Iowa Marine Corps recruiter Sgt. Jeremy Spaunhorst, left, greets recruits Andrew, center, and Austin Egerton, right, of Cedar Falls, while eating their warrior’s breakfast, a recruit’s first meal after completing the Crucible, a 54-hour training event with limited food and sleep at Camp Pendleton in Oceanside, California.

CHRIS ZOELLER, The Globe Gazette

OCEANSIDE, California — As a young man, Jeremy Spaunhorst had a Marine Corps poster in his bedroom.

“They had a lot of pride, and I wanted to be one of them,” said Sgt. Spaunhorst, who joined the Marine Corps in 2010 after high school.

A Gerald, Missouri, native, he comes from a military family, with three of his four brothers in the Army or Navy.

Spaunhorst was previously stationed as an infantry squad leader at Twentynine Palms Base in southern California for five years before coming to Mason City as a recruiter.

He was deployed to Afghanistan in 2011 and 2013, and also served at the U.S. Embassy in Yemen in 2014, where he provided security.

“My first deployment in Afghanistan was pretty hectic as we did a lot of operations,” he said April 21 at Camp Pendleton. “At that point in the war, we were dealing with a lot of bad guys who kept us very busy.”

As a squad leader, Spaunhorst would meet with Afghani elders to ask what the Marine Corps could do for them.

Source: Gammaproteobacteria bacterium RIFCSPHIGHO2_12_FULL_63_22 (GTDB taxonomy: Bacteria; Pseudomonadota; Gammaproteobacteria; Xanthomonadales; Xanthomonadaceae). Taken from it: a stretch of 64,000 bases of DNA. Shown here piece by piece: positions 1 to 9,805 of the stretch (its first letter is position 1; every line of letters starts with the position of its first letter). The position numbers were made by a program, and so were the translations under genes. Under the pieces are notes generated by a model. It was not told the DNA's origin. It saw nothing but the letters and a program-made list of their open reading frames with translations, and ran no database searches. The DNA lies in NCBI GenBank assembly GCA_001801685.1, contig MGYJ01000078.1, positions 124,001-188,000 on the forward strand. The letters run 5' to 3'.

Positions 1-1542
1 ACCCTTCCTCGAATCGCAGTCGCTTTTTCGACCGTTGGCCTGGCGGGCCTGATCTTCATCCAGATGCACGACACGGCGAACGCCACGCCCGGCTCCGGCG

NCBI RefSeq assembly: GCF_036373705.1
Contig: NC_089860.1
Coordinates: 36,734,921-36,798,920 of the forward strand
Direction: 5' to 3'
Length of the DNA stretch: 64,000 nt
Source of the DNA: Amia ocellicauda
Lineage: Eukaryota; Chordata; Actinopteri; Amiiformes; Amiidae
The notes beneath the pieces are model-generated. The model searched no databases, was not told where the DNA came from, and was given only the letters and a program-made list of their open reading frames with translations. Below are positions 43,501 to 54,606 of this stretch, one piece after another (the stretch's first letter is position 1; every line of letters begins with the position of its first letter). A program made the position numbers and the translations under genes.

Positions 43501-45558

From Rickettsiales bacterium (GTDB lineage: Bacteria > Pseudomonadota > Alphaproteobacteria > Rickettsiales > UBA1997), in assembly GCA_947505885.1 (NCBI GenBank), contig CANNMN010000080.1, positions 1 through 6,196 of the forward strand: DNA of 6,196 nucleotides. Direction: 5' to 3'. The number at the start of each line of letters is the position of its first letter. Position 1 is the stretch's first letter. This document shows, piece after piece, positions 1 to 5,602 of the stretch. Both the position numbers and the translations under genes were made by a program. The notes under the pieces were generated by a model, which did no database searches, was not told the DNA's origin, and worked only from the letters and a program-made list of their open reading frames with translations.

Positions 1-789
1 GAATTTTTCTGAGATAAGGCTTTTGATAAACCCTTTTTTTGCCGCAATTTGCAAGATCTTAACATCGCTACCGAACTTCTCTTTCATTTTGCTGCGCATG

“A lot of people think infantry Marines just destroy, but we win the hearts and minds of people by building schools and medical facilities,” he said, describing a practice developed during the Vietnam War. “We wanted to show that we cared and that we were there to help.”

A farmer would regularly bring the Marines explosive devices he dug up and would tell them to stay away from certain unsafe areas, Spaunhorst said.

But while he was in Afghanistan, Spaunhorst missed his daughter’s birth and first birthday.

“It’s very hard, because all I want to do now is spend time with her,” he said of his daughter, now 2, of whom he has shared custody.

As a recruiter, he is responsible for 21 high schools and two community colleges. He recently worked with two recruits who were received at boot camp April 18 in San Diego — Jonah Ringham, 20, and Tyler Knudtson, 21, both Lake Mills High School graduates.

The two had an initial strength test April 21, which included a 1.5-mile run, pull-ups and as many crunches they could do in two minutes. It’s a shortened version of the branch’s personal fitness test, which is administered every six months.

“Today is a big day for them, but I think they’re well-prepared,” Spaunhorst said.

Knudtson did 13 pull-ups, 55 crunches and a 12:10 run; Ringham, 21 pull-ups, 80 crunches and a 10:40 run. Both greatly surpassed the minimum for males — two pull-ups, 35 crunches and a 13:30 run.

But Spaunhorst says he’ll recruit individuals who can do anywhere from zero to 30 pull-ups.

“It’s all about how much heart you have, and about not quitting,” he said.

He plans another 14 years with the Marine Corps before pursuing a criminal justice degree to work as a federal marshal.


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